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"I want the family farm - the backbone of our country's heritage - to thrive and survive for future generations."

Articles/Press Releases

Make a Difference, and Make Headlines!

By Jane Eckert

Just about everybody has some special cause or organization that we feel very strongly about. Maybe it’s an orphanage or a food pantry, a special hospital or an organization that helps the widows of firemen.

Whatever your cause, you probably give them your support in whatever way you can.

Many farmers try to keep these donations pretty low key; we often don’t want to announce or take credit for donations to the area food banks or the band parent’s organization, etc. It’s not that we mind others asking for help, it’s just that, well, sometimes sharing what we have is enough reward in itself.

Today, though, we are going to look at how you can take your “two mites,” your modest gifts, and make them grow—and they will grow in many ways! The marketing term is “cause marketing.”

Cause marketing is doing something good in the community – and letting people know about it. Select a cause that you and your family believe in. Then develop a plan to provide support, for example, donating a percentage of your sales for a given weekend. Now, you announce your plan, and ask your customers to join you in supporting the same cause.

Many of you already give back to your communities, local organizations and youth groups in a variety of ways. The cause marketing strategy builds awareness for the cause and multiplies your gift by asking others to join you or perhaps to even match your donations. It has been found in research that 6 out of 10 Americans will buy from a company that backs a cause that they also believe in.

And while you are increasing the visibility and support of your chosen cause, you will increase your own visibility and community image. Likely, you will also increase your sales by attracting customers that want to participate with you.

In his book titled Cause Marketing, author Joe Marconi defines the marketing strategy to be “the action through which a company, a nonprofit organization, or a similar entity markets an image, a product, a service or a message for mutual benefit.” And that’s the point to me. Cause Marketing is about the mutual benefit of the deserving cause, and your business.

We saw a lot of cause marketing during the holidays, and you can tell that it works by how easy it is to match the host with the corresponding cause. Who can think of the Toys for Tots program without thinking of the participation provided by the U.S. Marines? The Children’s Miracle Network immediately brings Walmart to mind. Margo Thomas helps us remember St. Jude’s Hospital, as did her father Danny Thomas.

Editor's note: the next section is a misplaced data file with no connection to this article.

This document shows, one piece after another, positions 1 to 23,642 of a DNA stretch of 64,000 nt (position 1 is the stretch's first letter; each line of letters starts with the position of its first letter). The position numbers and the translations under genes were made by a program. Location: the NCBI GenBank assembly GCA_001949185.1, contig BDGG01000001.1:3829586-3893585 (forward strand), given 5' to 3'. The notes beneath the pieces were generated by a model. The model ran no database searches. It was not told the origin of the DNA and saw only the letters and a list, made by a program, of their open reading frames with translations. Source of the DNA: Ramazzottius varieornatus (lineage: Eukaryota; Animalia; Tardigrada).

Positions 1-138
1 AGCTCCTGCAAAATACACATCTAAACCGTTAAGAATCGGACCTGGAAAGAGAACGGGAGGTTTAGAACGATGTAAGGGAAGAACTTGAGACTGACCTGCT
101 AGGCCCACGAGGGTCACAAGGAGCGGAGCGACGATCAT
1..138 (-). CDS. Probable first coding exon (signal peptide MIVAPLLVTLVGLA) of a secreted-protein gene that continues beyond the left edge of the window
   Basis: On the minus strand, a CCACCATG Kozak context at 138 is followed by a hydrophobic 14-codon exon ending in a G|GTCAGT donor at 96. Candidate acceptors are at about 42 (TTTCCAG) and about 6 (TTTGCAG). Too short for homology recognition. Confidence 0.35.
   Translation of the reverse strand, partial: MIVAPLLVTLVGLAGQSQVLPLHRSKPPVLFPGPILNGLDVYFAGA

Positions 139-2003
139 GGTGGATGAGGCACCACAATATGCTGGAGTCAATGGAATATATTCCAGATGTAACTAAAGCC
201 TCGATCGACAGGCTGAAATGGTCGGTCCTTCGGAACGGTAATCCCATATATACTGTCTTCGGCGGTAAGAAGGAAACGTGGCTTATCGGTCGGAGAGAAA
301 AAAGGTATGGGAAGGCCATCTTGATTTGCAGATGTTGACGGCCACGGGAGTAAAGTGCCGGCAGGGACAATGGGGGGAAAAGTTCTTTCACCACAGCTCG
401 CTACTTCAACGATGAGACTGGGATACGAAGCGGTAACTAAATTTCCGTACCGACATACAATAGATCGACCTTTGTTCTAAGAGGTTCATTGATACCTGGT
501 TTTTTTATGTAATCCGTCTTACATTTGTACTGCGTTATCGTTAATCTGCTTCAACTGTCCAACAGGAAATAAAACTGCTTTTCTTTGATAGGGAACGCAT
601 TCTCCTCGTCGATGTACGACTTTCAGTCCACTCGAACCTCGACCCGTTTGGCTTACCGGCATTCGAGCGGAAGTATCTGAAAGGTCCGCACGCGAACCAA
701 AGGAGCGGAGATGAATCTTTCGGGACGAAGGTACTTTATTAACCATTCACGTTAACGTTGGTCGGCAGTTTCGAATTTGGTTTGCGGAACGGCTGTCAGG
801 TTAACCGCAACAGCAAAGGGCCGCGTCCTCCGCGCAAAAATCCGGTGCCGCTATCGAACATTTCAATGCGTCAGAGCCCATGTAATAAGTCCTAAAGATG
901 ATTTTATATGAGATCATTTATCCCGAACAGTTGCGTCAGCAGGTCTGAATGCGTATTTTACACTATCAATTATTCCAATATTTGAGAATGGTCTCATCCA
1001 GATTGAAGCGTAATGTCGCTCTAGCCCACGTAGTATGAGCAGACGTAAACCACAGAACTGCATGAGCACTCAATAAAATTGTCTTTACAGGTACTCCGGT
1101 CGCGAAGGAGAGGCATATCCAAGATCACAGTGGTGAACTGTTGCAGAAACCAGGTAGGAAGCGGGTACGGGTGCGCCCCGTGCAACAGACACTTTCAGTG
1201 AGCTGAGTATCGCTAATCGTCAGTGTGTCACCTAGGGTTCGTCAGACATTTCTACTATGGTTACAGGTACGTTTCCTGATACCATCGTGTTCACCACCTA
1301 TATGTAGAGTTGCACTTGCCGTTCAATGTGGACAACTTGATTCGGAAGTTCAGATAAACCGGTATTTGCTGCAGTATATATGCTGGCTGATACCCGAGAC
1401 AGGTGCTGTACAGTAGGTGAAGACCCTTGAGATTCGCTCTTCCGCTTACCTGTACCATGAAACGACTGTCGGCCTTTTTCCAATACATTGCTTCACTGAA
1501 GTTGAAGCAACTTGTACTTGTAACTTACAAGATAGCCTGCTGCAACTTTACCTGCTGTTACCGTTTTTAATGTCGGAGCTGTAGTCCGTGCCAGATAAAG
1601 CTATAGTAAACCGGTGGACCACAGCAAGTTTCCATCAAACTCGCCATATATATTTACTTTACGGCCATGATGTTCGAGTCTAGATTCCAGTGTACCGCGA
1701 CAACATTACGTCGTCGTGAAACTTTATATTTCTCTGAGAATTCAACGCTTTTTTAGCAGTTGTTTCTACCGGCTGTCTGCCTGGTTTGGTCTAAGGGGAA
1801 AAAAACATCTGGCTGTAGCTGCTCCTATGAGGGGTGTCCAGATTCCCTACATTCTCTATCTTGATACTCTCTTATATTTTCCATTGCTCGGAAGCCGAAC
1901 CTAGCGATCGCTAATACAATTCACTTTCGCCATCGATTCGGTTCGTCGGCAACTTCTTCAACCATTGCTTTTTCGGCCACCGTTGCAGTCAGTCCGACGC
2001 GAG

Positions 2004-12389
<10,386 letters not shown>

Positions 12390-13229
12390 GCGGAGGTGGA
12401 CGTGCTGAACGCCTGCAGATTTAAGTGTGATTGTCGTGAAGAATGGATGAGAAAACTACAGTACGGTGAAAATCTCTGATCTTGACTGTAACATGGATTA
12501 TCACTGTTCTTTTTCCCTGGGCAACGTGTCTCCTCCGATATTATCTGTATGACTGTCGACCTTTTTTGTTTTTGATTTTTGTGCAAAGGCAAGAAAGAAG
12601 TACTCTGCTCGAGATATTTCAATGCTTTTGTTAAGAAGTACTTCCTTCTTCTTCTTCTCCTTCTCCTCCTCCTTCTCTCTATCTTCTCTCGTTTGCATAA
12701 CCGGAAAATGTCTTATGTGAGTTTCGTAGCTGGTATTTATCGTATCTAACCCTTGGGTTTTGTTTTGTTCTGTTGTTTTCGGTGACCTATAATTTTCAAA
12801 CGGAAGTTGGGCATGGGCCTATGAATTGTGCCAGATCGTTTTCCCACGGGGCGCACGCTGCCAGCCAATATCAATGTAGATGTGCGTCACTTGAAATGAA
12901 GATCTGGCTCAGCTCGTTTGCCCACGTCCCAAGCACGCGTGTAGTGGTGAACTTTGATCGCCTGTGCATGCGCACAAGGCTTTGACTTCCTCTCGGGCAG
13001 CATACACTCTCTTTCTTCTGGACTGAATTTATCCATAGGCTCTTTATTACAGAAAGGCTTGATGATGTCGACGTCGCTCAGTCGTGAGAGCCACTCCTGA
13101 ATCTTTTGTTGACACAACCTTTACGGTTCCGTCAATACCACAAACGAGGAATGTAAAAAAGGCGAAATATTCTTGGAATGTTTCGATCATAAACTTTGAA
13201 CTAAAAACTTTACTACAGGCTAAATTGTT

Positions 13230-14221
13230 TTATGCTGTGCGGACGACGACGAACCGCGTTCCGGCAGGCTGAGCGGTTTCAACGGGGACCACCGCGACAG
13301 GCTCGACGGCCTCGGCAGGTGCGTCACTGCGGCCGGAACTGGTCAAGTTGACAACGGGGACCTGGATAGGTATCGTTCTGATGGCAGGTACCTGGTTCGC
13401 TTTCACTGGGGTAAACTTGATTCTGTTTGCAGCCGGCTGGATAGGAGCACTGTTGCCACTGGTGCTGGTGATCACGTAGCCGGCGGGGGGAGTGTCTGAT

Most of the time these programs can be planned and developed well in advance, but many are simply a heart-felt reaction to the major events in our lives, such as the disasters of September 11, 2001, the ravishing power of hurricane Katrina, and the war in Iraq.

Members of the National Christmas Tree Association were thinking of the thousands of Americans overseas when they developed the “Trees for Troups” program two years ago. This year, the program, co-sponsored with Fed-Ex and the Christmas Spirit Foundation, donated and delivered more than 11,000 trees to 27 military bases in the U.S. and overseas.

Fed-Ex provided free of charge the transportation of the trees from the farms to the waiting soldiers and their families here and abroad. Chip Ellms, Ellms Trees in Charlton and Larry Stokoe of Stokoe Farms in Scottsville were the collection points in New York.

“During the day of the pick up,” Ellms said, “We had the National Guard here to help load the trees and every TV station was here to make a story. We were on the news for a couple of days. The newspapers also came and the story and pictures were on the front page of three of the biggest newspapers in the area.”

Local schools and other citizens also got involved. One school reported making over 2,000 paper ornaments to send along with the trees. The students also wrote notes of support, saying “We are proud of you,” “We miss you” and “Thank You.”

The tree growers did not donate 11,000 trees for themselves, they did it for the men and women serving in the military, and their families. But the growers did reap a tremendous benefit.

“With the combination of this terrific press and good weather, we had the best year ever (by a long way),” Ellms reported. “It was the type of story the press wanted to print-good news!”

It was good news, and a very good cause, and I know you want to join me in thanking the participating members of the National Christmas Tree Association.

And that’s just how it works. When we see someone else doing good, we want to help. And when more people get involved, more good can be done.

If you’d like to learn more about implementing a cause marketing program for an organization or cause dear to your heart, please feel free to contact me, or pick up a copy of Cause Marketing by Joe Marconi.

Jane Eckert is the founder of Eckert AgriMarketing (www.eckertagrimarketing.com), a full-service marketing and public relations firm that helps farmers to sell directly to consumers, diversify operations and become tourist destinations. She is also CEO of www.RuralBounty.com, a search directory for agritourism farms and ranches in North America. Jane can be reached at 314-862-6288 or you may email her directly.